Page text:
Six Questions for Roxane Gay on the International Day of Families
The International Day of Families provides an opportunity to promote awareness of issues relating to families and to increase knowledge of the social, economic and demographic processes affecting them. It has inspired a series of awareness-raising events, including national family days. In many countries, this day is an opportunity to highlight different areas of interest and importance to families.
In honor of the International Day of Families, Hope for Haiti interviewed internationally renowned writer, professor, editor, and commentator Roxane Gay to get her take on family, Haiti, and growing up as a member of a Haitian American Family. Roxane is also the “favorite daughter” of Hope for Haiti’s board member, Michael Gay.
Hope for Haiti: Growing up in a Haitian American Family, what is a Haitian tradition that your parents introduced you to that you still carry on today?
Roxane Gay: Celebrating Haitian Independence Day with Soupe Joumou and family has always been a tradition I love because our Independence Day is also New Year’s Day. It becomes both a celebration of our history and a time to look forward into the coming year, surrounded by family and delicious soup.
Hope for Haiti: In Untamed State and Ayiti you write stories about people who are Haitian diaspora. How much of those stories are shaped by your own personal experiences growing up in a Haitian American family?
Roxane Gay: The stories in An Untamed State and Ayiti are definitely informed by my experiences but they are fiction. As a member of the diaspora, I wanted to explore, in both books, what it means to be Haitian and Haitian American, what it means to return to Haiti, to have a conflicted relationship with Haiti, to know that the island will always be home.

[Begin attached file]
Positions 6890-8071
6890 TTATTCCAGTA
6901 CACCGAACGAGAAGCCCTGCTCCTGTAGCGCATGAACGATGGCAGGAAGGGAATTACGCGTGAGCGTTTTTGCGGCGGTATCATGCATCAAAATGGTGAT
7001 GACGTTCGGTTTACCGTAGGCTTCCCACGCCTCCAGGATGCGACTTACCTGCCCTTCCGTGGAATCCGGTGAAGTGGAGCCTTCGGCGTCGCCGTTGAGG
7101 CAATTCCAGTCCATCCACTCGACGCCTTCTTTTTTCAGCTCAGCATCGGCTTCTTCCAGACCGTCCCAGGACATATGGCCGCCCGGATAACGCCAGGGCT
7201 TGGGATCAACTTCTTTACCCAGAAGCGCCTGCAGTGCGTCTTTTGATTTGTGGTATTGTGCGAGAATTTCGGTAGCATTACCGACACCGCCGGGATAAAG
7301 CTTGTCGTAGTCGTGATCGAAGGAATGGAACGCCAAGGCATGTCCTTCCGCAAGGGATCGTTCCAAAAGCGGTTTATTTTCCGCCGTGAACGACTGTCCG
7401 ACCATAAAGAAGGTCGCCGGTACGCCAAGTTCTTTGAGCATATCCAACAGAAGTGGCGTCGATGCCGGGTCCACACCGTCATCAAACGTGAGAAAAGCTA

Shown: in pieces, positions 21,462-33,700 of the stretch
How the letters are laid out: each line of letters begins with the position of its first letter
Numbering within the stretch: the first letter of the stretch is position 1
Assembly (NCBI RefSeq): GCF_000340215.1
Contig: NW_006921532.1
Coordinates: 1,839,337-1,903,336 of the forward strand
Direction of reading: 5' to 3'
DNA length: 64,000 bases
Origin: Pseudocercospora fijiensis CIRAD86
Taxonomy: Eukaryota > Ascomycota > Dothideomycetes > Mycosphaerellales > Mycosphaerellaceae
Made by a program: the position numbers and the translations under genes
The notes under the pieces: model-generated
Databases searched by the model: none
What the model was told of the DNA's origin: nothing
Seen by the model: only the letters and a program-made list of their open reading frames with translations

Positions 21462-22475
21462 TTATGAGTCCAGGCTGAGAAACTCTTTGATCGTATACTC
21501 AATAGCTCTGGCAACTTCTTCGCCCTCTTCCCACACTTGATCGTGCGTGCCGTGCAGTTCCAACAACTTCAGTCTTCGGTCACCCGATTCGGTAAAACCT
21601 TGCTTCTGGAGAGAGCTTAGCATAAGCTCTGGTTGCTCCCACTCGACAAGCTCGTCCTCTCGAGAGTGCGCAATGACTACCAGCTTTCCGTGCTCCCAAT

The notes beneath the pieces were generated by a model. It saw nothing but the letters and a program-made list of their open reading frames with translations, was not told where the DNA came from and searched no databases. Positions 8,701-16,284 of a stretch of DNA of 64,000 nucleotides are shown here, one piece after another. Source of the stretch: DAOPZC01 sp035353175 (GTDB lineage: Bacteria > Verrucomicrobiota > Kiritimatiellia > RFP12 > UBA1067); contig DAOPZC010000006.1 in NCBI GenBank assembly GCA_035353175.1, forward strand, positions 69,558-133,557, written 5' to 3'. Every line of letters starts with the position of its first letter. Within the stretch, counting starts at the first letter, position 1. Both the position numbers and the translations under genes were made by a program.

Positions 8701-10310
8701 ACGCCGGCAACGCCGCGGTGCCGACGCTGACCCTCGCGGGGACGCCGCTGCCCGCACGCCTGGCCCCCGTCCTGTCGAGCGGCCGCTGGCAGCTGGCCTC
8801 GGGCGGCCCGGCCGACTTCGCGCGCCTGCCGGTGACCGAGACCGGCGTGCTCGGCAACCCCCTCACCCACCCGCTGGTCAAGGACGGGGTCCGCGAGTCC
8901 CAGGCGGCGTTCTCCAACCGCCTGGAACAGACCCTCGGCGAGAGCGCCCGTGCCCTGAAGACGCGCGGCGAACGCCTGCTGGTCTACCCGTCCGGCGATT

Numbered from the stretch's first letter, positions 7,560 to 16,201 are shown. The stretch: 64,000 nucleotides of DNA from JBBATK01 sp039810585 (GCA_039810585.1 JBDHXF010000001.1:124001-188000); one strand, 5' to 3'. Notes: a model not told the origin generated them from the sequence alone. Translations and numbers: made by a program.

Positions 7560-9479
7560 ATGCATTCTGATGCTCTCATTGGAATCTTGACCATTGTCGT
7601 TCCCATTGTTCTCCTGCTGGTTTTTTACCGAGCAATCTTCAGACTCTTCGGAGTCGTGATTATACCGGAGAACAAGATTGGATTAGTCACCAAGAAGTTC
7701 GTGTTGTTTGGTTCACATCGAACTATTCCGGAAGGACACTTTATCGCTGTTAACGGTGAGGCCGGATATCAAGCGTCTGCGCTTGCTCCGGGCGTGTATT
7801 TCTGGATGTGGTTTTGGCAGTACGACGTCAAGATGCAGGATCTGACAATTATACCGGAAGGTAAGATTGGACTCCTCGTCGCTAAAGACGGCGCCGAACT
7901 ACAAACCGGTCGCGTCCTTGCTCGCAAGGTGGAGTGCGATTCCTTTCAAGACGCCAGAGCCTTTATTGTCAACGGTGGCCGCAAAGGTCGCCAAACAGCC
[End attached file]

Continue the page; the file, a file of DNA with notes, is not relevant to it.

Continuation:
Hope for Haiti: How has your family empowered you on your journey to become a writer, professor, editor and commentator?
Roxane Gay: My family has been incredibly supportive, throughout my life. They have demonstrated what it means to love and be loved unconditionally. My parents, in particular, have instilled in me the importance of a good work ethic, having integrity, valuing family, and having a sense of humor. Everything I am today is due in large part to how my parents raised me. I am certain my brothers would say the same with regard to their own successes.
Hope for Haiti: Healthy families is a part of Hope for Haiti’s vision. What role do you think feminism plays in supporting healthy families?
Roxane Gay: Feminism plays the most important role in supporting healthy families. In a world where women are equal, where women are safe from all forms of violence, where they are supported in the choices they make for their bodies and lives, where they receive equal pay for equal work, and where their subject position is taken into account at all times, women will thrive. When women thrive, families thrive.
Hope for Haiti: What’s one misconception that people have about Haiti and Haitian families that you would like to change.
Roxane Gay: People have a very narrow understanding of Haiti and who Haitians are. They hear the unfortunate and prevailing narrative about Haiti’s poverty and think the island has nothing to offer. Nothing could be further from the truth. Haiti knows quite a lot of hardship but her people are resilient and strong and passionate, just like the country itself. I wish people knew how much more there was to Haiti than what the media chooses to share.
Hope for Haiti: Do you have a favorite sibling?
Roxane Gay: I sure do!
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